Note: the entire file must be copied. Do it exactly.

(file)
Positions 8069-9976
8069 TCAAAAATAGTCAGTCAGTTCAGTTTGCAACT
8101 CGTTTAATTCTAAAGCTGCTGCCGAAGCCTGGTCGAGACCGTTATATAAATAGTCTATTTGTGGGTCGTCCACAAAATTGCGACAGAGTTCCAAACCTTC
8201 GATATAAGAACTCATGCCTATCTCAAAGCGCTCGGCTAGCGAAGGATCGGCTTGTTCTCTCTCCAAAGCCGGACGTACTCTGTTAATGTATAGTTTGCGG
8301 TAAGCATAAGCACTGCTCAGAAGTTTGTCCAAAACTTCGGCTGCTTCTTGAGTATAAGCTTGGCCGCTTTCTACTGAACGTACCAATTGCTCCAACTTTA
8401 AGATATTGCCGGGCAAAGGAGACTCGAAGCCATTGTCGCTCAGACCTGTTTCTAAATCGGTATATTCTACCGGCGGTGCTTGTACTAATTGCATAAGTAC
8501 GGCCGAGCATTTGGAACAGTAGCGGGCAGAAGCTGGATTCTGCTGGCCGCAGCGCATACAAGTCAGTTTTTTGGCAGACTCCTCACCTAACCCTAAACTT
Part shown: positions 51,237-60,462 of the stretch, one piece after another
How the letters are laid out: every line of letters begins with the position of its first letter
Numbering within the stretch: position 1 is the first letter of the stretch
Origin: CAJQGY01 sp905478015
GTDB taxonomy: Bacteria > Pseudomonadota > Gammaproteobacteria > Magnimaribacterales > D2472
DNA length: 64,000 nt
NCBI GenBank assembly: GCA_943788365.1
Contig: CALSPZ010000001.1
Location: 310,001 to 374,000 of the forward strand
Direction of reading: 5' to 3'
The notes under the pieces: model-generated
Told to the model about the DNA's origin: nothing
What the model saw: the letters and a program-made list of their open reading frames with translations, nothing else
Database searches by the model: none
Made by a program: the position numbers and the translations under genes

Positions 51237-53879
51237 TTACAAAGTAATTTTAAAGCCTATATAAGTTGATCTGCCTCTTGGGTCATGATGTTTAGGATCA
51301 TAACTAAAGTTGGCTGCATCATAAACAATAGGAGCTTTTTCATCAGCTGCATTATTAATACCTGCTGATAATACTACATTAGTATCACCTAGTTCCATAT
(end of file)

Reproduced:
Positions 8069-9976
8069 TCAAAAATAGTCAGTCAGTTCAGTTTGCAACT
8101 CGTTTAATTCTAAAGCTGCTGCCGAAGCCTGGTCGAGACCGTTATATAAATAGTCTATTTGTGGGTCGTCCACAAAATTGCGACAGAGTTCCAAACCTTC
8201 GATATAAGAACTCATGCCTATCTCAAAGCGCTCGGCTAGCGAAGGATCGGCTTGTTCTCTCTCCAAAGCCGGACGTACTCTGTTAATGTATAGTTTGCGG
8301 TAAGCATAAGCACTGCTCAGAAGTTTGTCCAAAACTTCGGCTGCTTCTTGAGTATAAGCTTGGCCGCTTTCTACTGAACGTACCAATTGCTCCAACTTTA
8401 AGATATTGCCGGGCAAAGGAGACTCGAAGCCATTGTCGCTCAGACCTGTTTCTAAATCGGTATATTCTACCGGCGGTGCTTGTACTAATTGCATAAGTAC
8501 GGCCGAGCATTTGGAACAGTAGCGGGCAGAAGCTGGATTCTGCTGGCCGCAGCGCATACAAGTCAGTTTTTTGGCAGACTCCTCACCTAACCCTAAACTT
Part shown: positions 51,237-60,462 of the stretch, one piece after another
How the letters are laid out: every line of letters begins with the position of its first letter
Numbering within the stretch: position 1 is the first letter of the stretch
Origin: CAJQGY01 sp905478015
GTDB taxonomy: Bacteria > Pseudomonadota > Gammaproteobacteria > Magnimaribacterales > D2472
DNA length: 64,000 nt
NCBI GenBank assembly: GCA_943788365.1
Contig: CALSPZ010000001.1
Location: 310,001 to 374,000 of the forward strand
Direction of reading: 5' to 3'
The notes under the pieces: model-generated
Told to the model about the DNA's origin: nothing
What the model saw: the letters and a program-made list of their open reading frames with translations, nothing else
Database searches by the model: none
Made by a program: the position numbers and the translations under genes

Positions 51237-53879
51237 TTACAAAGTAATTTTAAAGCCTATATAAGTTGATCTGCCTCTTGGGTCATGATGTTTAGGATCA
51301 TAACTAAAGTTGGCTGCATCATAAACAATAGGAGCTTTTTCATCAGCTGCATTATTAATACCTGCTGATAATACTACATTAGTATCACCTAGTTCCATAT